Minimalist Theory of Human Sentence Processing

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Weinberg, Amy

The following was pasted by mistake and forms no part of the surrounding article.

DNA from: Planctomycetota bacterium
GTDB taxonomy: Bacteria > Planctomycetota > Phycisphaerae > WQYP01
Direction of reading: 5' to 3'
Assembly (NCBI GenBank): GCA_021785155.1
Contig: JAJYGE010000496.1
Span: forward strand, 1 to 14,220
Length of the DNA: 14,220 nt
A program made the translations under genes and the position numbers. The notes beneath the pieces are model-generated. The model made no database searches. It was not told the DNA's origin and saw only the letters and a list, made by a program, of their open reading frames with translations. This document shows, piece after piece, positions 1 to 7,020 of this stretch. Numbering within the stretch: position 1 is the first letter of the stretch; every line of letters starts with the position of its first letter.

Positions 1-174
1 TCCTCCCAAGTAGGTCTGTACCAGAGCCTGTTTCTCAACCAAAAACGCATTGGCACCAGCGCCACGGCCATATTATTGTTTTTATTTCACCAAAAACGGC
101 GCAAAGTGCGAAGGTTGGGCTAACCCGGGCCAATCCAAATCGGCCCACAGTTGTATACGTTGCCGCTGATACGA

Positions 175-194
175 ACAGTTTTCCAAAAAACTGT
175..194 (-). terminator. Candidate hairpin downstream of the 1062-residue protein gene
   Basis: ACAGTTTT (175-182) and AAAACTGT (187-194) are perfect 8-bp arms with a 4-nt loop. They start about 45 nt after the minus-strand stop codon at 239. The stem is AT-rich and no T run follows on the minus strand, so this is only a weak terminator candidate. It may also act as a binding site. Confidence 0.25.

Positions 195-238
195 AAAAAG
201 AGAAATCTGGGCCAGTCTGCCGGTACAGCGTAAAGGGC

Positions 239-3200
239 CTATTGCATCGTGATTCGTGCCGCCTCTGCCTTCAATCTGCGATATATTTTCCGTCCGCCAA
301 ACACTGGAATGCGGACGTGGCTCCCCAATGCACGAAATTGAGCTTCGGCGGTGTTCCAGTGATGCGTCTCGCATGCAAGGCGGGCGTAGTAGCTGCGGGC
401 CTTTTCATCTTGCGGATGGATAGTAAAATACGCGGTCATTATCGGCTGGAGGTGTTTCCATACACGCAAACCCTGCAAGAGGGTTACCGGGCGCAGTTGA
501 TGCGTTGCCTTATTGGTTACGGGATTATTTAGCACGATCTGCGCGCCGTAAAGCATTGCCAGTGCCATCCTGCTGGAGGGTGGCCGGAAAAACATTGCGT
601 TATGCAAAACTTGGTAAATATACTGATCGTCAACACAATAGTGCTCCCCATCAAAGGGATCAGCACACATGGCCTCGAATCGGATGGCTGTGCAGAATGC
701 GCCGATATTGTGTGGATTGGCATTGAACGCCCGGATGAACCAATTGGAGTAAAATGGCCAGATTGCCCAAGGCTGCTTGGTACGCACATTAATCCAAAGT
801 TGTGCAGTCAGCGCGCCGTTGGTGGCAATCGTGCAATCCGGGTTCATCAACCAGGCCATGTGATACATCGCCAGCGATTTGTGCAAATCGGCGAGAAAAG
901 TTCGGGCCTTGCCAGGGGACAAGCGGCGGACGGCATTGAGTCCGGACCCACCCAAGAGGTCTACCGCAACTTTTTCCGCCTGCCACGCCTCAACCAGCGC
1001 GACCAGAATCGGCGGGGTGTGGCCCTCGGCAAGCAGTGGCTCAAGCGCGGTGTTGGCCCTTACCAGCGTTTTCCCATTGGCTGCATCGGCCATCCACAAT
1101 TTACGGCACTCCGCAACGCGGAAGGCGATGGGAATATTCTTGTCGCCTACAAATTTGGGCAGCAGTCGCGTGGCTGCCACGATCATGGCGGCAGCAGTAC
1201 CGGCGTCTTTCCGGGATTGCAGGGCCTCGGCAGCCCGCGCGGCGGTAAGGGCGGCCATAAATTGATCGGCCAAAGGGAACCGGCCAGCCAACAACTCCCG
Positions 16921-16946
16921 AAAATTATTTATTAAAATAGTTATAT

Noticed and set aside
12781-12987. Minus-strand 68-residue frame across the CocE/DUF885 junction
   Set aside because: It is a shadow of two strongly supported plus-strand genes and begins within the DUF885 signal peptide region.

Research in the theory of human sentence processing can be characterized by 3 styles of explanation. Researchers taking the first track have tried to motivate principles of structural preference from extralinguistic considerations like storage capacity in working memory, or bounds on complexity of incremental analysis. Frazier and Rayner's (1982) Minimal Attachment and Right Association principles, and Gorrell's simplicity metric, are examples of this type of theory. The second track eschews "parsing st rategies", replacing them with a fairly complex tuning by speaker/hearers to frequency in the hearer's linguistic environment. The difficulty of recovering an analysis of a construction in a particular case is a function of how often similar structures o r thematic role arrays appear in the language as a whole. The work of Trueswell et al (1994), Jurafsky (1996) and MacDonald et al (1994) are examples of frequency or probability based constraint satisfaction theories. The third track takes a more represe ntational view and ties processing principles to independently needed restrictions derived from competence and language learning. This approach claims that the natural language faculty is extremely well designed in the sense that the same set of principl es that govern language learning also contribute to a theory of sentence processing. This track is represented by the work of Gibson (1981), Gorrell (1995) Pritchett (1992), Philips (1995, 1996) and Weinberg (1992), who argue that processing can be seen as the rapid incremental satisfaction of grammatical constraints such as the Theta Criterion, which are needed independently to explain language learning or language variation. A variant of this approach, represented by Crain and Steedman (1985) among ot hers constrains the grammatical source for parsing principles but locates these principles within a discourse or semantic, rather than a syntactic component. This paper proposes a model of the last type. We argue that a particular version of the Minimalist Program (Chomsky (1993), Uriagereka (1998)) provides principles needed to explain both initial human preferences for ambiguous structures and provides a t heory of reanalysis, explaining when initial preferences can be revised given subsequent disconfirming data, and when they lead to unrevisable garden paths. We compare our model to other linguistically motivated theories such as Philips (1995, 1996), ar guing that Minimalist principles subsume the generalizations captured by Philip's theory in a more empirically adequate way. Finally, we argue that the data presented argue for this theory over those motivated by extralinguistic principles. Also cross-referenced as UMIACS-TR-98-53